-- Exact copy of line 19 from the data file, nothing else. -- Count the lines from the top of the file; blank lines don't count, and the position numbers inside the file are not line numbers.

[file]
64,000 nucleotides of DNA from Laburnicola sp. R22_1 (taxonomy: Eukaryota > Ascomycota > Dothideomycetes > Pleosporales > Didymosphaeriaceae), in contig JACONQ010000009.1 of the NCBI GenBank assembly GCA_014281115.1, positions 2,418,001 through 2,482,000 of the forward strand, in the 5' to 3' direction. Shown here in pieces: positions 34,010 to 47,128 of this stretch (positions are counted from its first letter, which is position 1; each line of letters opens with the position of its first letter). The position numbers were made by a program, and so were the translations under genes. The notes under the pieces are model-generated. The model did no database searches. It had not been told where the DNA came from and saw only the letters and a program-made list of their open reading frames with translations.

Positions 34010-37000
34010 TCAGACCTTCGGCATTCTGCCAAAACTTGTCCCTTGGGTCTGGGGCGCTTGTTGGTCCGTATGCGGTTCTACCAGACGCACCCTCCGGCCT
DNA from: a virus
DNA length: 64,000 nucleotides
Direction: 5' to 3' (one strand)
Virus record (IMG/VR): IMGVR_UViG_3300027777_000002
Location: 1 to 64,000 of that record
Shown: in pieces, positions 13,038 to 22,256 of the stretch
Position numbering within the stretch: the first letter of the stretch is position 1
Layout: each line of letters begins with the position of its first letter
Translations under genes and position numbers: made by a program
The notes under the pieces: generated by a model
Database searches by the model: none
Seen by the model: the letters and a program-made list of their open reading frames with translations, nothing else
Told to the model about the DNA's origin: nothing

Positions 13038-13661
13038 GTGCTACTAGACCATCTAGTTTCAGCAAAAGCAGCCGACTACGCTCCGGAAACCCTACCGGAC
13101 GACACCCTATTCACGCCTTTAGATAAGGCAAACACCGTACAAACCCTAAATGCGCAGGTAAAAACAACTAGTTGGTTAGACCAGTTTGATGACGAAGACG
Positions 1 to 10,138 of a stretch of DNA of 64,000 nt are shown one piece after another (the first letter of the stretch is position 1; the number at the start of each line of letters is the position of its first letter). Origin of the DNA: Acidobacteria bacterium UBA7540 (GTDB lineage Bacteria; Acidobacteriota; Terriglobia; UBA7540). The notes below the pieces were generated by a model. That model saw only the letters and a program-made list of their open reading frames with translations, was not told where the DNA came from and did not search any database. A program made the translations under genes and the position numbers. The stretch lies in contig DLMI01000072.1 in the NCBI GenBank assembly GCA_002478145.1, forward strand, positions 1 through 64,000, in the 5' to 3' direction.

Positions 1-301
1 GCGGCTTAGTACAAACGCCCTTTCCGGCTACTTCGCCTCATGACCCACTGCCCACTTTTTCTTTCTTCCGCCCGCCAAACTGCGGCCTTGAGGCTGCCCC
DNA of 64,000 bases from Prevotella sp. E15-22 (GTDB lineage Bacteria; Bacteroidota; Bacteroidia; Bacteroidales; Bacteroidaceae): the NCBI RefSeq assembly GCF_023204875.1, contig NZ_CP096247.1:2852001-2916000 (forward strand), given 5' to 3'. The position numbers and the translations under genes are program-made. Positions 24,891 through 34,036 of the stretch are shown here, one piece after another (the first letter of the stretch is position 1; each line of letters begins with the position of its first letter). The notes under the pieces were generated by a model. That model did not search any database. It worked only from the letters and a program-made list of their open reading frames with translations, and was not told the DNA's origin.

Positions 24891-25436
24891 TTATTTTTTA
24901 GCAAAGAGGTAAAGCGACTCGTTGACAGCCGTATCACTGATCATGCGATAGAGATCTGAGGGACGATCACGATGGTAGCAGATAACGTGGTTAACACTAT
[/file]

13101 GACACCCTATTCACGCCTTTAGATAAGGCAAACACCGTACAAACCCTAAATGCGCAGGTAAAAACAACTAGTTGGTTAGACCAGTTTGATGACGAAGACG